What is 'Bid And Asked'
A two-way price quotation that indicates the best price at which a security can be sold and bought at a given point in time.The bid price represents the maximum price that a buyer or buyers are willing to pay for a security. The ask price represents the minimum price that a seller or sellers are willing to receive for the security. A trade or transaction occurs when the buyer and seller agree on a price for the security.
The difference between the bid and asked prices, or the spread, is a key indicator of the liquidity of the asset - generally speaking, the smaller the spread, the better the liquidity.
Also known as bid and ask, bid-ask or bid-offer.
BREAKING DOWN 'Bid And Asked'
The average investor has to contend with the bid and asked spread as an implied cost of trading. For example, if the current price quotation for security A is $10.50 / $10.55, investor X who is looking to buy A at the current market price would pay $10.55, while investor Y who wishes to sell A at the current market price would receive $10.50.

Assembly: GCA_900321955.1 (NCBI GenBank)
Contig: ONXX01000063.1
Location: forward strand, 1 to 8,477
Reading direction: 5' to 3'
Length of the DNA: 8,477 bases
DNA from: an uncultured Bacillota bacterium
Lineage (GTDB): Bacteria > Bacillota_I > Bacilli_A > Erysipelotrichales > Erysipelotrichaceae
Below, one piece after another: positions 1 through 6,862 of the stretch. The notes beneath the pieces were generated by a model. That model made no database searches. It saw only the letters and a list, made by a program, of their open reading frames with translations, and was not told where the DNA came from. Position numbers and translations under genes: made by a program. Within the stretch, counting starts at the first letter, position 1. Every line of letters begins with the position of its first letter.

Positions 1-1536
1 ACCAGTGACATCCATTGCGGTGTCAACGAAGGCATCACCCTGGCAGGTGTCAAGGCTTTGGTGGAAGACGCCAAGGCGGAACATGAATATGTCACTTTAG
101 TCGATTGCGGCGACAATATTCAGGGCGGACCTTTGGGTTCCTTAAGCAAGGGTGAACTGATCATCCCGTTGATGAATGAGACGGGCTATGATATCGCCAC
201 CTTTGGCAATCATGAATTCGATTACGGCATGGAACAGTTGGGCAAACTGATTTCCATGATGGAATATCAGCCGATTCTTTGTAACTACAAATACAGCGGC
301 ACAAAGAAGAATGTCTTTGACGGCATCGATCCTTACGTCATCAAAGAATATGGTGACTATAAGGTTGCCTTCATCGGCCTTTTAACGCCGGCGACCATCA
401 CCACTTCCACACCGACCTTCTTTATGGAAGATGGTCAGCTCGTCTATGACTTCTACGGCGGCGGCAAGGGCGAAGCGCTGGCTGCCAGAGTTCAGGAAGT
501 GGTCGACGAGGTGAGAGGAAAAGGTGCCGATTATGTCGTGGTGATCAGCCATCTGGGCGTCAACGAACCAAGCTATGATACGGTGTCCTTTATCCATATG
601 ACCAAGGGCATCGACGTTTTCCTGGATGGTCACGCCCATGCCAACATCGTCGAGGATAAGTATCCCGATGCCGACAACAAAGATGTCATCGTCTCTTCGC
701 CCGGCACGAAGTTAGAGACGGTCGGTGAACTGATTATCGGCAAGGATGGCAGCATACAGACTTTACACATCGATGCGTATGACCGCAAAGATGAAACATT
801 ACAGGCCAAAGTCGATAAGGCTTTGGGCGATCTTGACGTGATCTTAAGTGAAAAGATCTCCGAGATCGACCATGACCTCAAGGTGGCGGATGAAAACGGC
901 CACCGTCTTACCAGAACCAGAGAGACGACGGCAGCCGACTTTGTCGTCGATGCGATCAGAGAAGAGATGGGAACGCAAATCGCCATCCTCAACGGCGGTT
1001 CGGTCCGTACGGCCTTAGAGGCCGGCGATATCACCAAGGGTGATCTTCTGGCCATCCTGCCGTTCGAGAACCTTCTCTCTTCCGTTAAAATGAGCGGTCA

The bid-ask spread works to the advantage of the market maker. Continuing with the above example, a market maker who is quoting a price of $10.50 / $10.55 for security A is indicating a willingness to buy A at $10.50 (the bid price) and sell it at $10.55 (the asked price). The spread represents the market maker's profit.
Bid-ask spreads can vary widely depending on the security and the market. The blue-chips that constitute the Dow Jones Industrial Average may have a bid-ask spread of a few cents, while a small-cap stock may have a bid-ask spread of 50 cents or more. On a percentage basis, the difference between the bid and asked prices of the former may be much smaller than that of the latter.
The bid-ask spread can widen dramatically during periods of illiquidity or market turmoil, since traders will not be willing to pay a price beyond a certain threshold while sellers may not be willing to accept prices below a certain level.